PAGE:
SOTA: 5B/CY-037 (Stavrovouni)

A photo of the mountain-top monastery as seen from the parking lot.

I thought it would be helpful to document that this summit can probably not be activated, which is a shame since it is a short drive from the capital, Nicosia. A Greek Orthodox monastery sits atop the mountain and all access to the activation zone is fenced off and controlled. The visitor parking lot is about 35 meters below the peak, so about ten short of the activation zone. Beyond that is a sign that prohibits the entrance of women and also forbids bringing almost any sort of technology beyond that point. Does this mean that it is impossible to activate? Perhaps not… some thoughts on that below, but let’s say it would be at least very challenging.

The monastery is not difficult to find, any GPS should get you there. A road sign off the main highway between Nicosia and Limassol points the way. The exit ramp ultimately leads towards a winding road that leads up the mountain towards the monastery. Along the way, there are a couple places to pull over and picnic and it looks like it would be reasonable to walk up from some of these if you want a longer pilgrimage to the summit.

Entrance to the parking lot. Note the sign at far right prohibiting drone operation.

The monastery was closed to visitors due to the pandemic, so when I arrived there were almost no cars in the parking lot at the top of the road and only a few people walking around. Under normal conditions, I would assume that it is typically more crowded, especially on a weekend. There is a chapel at one end of the parking lot and it is possible to walk around the lawn surrounding the chapel to get a good some good views (and cellphone reception).

The chapel is at the end of the parking lot opposite the monastery. This chapel is the only part of the monastery open to women. Ironically, tradition has it that the monastery itself was founded by a woman, St. Helena.

The sign that leads to the monastery itself is very specific about conditions for entering the monastery compound.

Here is a close-up of the devices that are not permitted within its walls — they really have thought this out in detail:

So, what are the options for activating this summit (consistent with SOTA rules)? Here’s my rundown of not necessarily practical thoughts in that direction:

  1. One obvious solution is just to ask permission, but friends that are more familiar with the monastery tell me that this is not likely to succeed. The monks want to maintain a very strict environment and setting up a radio station does not seem like it would mesh well with their plans. Still, you never know. Reading through the history of the monastery on wikipedia, I see that it shares some lineage with Mount Athos. On the other hand, if I recall correctly, the only operators that I have ever heard of on Mount Athos were monks, and while I’m willing to go pretty far to activate a summit, I’m probably not cut out to be a monk.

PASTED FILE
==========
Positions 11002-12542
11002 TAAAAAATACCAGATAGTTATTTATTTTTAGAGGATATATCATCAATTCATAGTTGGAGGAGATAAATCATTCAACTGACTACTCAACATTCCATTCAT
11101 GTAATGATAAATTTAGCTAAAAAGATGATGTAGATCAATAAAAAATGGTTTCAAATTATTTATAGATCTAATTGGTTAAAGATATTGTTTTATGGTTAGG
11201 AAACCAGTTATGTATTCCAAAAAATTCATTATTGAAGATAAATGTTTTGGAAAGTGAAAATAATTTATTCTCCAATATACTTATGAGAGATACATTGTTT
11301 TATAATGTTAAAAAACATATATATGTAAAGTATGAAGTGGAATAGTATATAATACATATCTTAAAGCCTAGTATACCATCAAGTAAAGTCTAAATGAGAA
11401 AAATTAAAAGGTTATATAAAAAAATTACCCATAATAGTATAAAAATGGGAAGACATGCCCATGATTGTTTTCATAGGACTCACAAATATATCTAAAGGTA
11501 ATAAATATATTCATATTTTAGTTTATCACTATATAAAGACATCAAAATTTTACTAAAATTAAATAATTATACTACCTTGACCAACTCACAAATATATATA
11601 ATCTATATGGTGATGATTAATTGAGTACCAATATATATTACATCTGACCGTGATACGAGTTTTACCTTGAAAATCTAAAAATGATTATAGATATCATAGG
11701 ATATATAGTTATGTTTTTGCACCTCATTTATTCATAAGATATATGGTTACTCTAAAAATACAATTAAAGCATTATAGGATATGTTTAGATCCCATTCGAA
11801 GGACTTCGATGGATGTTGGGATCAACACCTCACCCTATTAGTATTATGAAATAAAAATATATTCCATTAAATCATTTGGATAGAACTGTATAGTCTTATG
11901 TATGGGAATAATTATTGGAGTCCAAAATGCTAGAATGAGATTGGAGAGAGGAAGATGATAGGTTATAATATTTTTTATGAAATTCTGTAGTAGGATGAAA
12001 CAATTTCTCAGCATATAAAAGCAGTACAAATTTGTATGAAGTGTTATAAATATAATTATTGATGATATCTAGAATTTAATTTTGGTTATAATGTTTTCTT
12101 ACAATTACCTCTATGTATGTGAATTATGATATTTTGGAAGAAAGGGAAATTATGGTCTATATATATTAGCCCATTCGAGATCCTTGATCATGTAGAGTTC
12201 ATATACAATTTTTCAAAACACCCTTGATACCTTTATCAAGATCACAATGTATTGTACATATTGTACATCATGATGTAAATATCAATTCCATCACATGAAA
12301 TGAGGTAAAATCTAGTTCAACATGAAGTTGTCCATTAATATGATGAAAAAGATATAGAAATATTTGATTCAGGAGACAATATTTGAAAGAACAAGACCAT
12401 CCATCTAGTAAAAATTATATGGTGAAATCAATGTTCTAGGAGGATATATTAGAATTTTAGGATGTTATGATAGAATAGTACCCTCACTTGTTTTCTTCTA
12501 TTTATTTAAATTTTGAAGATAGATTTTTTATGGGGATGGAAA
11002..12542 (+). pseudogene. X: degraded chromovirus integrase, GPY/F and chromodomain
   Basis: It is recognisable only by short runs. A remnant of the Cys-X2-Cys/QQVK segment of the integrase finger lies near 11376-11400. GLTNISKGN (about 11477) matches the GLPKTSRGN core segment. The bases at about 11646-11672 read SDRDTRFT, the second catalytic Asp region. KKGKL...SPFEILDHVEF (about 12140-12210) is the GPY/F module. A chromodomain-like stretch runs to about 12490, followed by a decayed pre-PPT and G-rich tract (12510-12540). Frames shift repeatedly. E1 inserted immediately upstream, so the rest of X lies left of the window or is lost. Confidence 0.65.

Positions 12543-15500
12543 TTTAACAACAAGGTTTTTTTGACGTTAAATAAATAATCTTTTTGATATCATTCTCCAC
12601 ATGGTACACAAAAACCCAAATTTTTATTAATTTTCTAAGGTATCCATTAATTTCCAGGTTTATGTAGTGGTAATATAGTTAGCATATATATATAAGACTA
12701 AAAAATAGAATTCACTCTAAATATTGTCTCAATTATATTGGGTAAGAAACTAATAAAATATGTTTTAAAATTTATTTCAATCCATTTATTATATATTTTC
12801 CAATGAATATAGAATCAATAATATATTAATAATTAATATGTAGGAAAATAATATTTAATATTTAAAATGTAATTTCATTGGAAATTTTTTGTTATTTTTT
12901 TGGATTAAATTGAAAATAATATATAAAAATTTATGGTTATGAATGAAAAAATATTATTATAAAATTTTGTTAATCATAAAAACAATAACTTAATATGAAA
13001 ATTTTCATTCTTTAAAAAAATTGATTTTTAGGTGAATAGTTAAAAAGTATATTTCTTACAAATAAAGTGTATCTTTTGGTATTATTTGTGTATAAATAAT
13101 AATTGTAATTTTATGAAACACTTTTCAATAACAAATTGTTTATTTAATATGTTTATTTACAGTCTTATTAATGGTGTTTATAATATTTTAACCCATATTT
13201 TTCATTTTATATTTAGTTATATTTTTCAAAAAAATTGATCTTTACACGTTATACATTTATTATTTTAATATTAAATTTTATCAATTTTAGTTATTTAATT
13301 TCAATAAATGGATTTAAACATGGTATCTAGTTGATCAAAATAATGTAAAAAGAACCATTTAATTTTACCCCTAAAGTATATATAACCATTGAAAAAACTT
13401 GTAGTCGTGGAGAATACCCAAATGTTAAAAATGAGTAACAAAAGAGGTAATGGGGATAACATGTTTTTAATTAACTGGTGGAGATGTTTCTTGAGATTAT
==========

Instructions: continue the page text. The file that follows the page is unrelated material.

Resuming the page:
2. I am not sure whether the summit height is based on the roof of the monastery or the mountain itself. The monastery has been there for a long, long time, so it’s unlikely that any accurate measurement was made of the mountain peak prior to construction, so it’s anyone’s guess where the mountain stops and the monastery begins. If topographic maps are taking elevation measurements based on orbital radar or laser mapping, it’s quite possible that the peak elevation represents the top of the manmade structure. In that case, perhaps perhaps the parking lot area would be within the activation zone? This is something that would need to be discussed at the SOTA Association level.
  3. I considered all sorts of schemes to get to a higher elevation without entering the restricted area on the mountain, but I’m afraid none of these ideas are really consistent with SOTA rules. It is not possible for instance to drive up the mountain in a firetruck and deploy a ladder of raise a cherry picker to operate from a higher elevation — the summit has to be approached on foot and a vehicle cannot be part of the activation. Solutions that involve raising just the antenna such as standing in the parking lot and sending up a drone with an antenna line won’t work either. First, the monks have already prohibited use of drones anywhere on the entire mountain, both inside and outside the walls of the monastery; second, the rules require the activator to be in the activation zone, not just the antenna.
  4. Looking at the list of items that are prohibited, I think there might be one bit of technology that is not on the list, but which could, in a very broad sense, be used to conduct a two-way QSO that satisfies SOTA requirements — if the powers that be were in a generous mood that day: a flashlight. Or perhaps a laser pointer. With line of site to someone further down the mountain or even on another mountain, it might be possible to have a two-way CW QSO, albeit in the terahertz range. The station located off the summit would have to do the heavy lifting in terms of the link budget: a sensitive receiver to see the tiny signal coming from the summit (a telescope?) and a very bright light source to send CW back (since the receiver on the summit would be the operator’s eyes — the most direct conversion receiver possible). If a flashlight is still too high-tech to pass muster with the monks, I suppose that a mirror would also do presuming the sun was out that day and the angles worked.

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